My (and probably everyone elses) confidence in my navigation skills following the end of Day 2 had taken a dip after I had taken us through the boggy woods of doom. Then came Ed Carne to join us at the starting point that day. Ed told us how he was always walking round here and knew the paths really well. Ed talked to Nigel Corser (ex Army) and they nodded in agreement a lot while looking and pointing at the map. Ed knew what he was doing. Ed wore a bushmans hat! I had been usurped as the Fellowship of the Frack's navigator and felt pretty good about it! Colin Noble on the other hand did not feel good. He had applied 'Compeed' to his blisters the previous day and then removed them in the evening. Compeed acts like a second skin and isn't supposed to be removed like a plaster. Consequently Colin's feet had gushed blood rather spectacularly. He decided to soldier on and recompeed at the earliest opportunity.
We set off and soon our footpath entered a muddy farmyard as I passed the farmer I asked him "Is this the way to Blackpool?" and smiled. Then we were crossing boggy fields, went over a river and started working our way up the hill and foumd our way onto another farm driveway which became a country lane and at the top of the lane we met up with a group of about half a dozen Greens from Ilkley and surrounds. They were going to be with us all the way to Lancashire. We were back on country roads again and had saved ourselves a huge detour.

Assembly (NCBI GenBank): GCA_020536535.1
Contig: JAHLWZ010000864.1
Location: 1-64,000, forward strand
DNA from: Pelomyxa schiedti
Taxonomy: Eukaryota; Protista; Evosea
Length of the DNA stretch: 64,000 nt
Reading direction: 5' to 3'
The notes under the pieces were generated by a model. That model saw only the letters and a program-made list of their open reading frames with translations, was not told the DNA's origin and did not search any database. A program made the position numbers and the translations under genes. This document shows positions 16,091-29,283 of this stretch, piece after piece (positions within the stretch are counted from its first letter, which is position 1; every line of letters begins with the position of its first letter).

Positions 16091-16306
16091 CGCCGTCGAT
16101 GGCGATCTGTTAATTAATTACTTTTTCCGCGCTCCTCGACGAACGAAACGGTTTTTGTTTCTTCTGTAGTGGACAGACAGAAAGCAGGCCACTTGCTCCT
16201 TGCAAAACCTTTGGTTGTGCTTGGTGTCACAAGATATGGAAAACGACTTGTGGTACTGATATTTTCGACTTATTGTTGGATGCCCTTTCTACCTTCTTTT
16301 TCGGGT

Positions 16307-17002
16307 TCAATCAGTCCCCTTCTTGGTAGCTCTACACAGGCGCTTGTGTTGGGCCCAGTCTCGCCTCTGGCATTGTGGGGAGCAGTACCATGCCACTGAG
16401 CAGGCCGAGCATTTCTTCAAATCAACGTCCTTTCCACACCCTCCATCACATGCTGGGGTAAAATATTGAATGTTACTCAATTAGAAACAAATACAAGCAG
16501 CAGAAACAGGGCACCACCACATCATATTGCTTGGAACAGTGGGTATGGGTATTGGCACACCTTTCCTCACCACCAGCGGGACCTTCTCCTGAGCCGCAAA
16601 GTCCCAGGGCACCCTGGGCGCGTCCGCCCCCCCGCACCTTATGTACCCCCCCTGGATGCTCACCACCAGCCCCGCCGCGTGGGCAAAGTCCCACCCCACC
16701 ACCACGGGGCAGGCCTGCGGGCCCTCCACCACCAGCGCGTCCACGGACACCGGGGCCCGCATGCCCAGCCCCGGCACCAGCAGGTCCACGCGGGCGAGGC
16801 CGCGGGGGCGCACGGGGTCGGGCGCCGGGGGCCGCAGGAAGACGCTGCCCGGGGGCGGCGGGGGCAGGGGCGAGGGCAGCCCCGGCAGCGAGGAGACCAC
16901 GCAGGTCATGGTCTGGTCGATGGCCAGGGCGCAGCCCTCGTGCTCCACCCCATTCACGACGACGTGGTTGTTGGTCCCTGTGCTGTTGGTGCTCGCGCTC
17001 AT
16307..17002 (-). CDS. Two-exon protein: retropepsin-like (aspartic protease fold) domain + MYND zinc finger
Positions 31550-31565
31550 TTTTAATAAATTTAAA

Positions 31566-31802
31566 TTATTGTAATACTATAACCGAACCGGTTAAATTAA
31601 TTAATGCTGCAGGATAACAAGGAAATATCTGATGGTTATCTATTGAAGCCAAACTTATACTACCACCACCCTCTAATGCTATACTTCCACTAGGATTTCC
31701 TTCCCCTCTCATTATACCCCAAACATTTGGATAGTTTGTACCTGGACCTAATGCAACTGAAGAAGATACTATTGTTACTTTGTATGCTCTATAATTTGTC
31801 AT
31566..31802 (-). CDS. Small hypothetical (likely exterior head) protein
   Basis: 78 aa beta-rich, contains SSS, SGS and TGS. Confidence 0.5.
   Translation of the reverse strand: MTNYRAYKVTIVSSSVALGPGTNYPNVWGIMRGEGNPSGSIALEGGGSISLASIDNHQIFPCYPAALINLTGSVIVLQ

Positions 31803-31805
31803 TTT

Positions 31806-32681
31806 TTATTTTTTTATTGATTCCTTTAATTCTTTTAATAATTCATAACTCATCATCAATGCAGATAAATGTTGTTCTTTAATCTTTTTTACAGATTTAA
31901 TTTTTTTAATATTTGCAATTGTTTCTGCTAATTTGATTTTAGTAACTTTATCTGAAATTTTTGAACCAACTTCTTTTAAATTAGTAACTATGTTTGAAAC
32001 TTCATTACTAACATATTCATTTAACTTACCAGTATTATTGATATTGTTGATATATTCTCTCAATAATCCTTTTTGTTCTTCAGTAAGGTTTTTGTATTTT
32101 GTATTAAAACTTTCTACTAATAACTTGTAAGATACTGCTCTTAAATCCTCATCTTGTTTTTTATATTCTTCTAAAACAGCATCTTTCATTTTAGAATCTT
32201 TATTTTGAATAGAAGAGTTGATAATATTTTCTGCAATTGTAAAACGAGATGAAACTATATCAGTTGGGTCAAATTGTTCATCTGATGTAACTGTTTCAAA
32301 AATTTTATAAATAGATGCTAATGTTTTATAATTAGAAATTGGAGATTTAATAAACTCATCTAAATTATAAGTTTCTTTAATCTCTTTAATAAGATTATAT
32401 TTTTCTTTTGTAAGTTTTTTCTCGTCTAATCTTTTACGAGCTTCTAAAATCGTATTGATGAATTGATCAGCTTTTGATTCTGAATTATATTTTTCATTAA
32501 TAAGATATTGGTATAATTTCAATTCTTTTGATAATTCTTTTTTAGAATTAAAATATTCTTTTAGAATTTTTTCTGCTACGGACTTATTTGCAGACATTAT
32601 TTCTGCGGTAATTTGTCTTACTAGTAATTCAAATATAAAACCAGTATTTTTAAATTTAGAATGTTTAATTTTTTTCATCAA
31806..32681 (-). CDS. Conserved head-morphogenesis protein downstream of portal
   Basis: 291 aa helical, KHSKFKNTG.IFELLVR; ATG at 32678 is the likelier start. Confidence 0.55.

It was now a tale of hills. Down we went into Ilkley around lunchtime and we went into Boots to buy up all their Compeed, pain killers, cushioned insoles, that sort of thing. As we got to the main street we were greeted by a big crowd of new walkers plus a table with tea, coffee and cake. My feet were tired. I didn't know before this walk that feet could get tired but they undoubtedly were and we had another half of the day to go. So after posing with a huge banner our much enlarged group set off towards Silsden and back
|Clive Lord - No Way Fracking!|
Heading out of Silsden along a canal was a novelty and a nice break from the traffic, not that we had seen that much on the roads we had taken for most of the day. Then we were heading up another long deserted road. I remember this from the recce I had done with Ann Forsaith in January and of course it seemed much shorter in the car but I knew that near the top of the hill was a sign saying 'Welcome to Pendle' and therefore Lancashire and shortly beyond that a nice looking Pub. When one of the people who joined us that day pointed out a footpath we might take that might be a little shorter and take us all the way into Colne I could see us losing the picture of us entering Lancashire. I decidedfor good or ill we would plough on. It was a very long way and the group must have spread out over a mile. By the time we all reached the 'Welcome to Pendle' sign people in the Core Group , now at the end of Day 3 were exhausted and some us were very clearly in considerable discomfort.
|Lancashire border - no checkpoint!|
Time to take stock. It had been tough and the Core Group were clearly not all in the best of shape. My chafing required a wee bit of attention. Colin's feet were shot and he clearly wouldn't be walking tomorrow and was assigned to help Ann in the support vehicle. Otherwise we were all up for it. Getting into Lancashire, going past half way and the warmth and care we'd had at the end of the day were all good reasons to carry on. Back to Andy Brown's, topping up the Compeed, the careful application of soothing creams, on with the compression tights and sleep. Onward to deepest Lancashire tomorrow.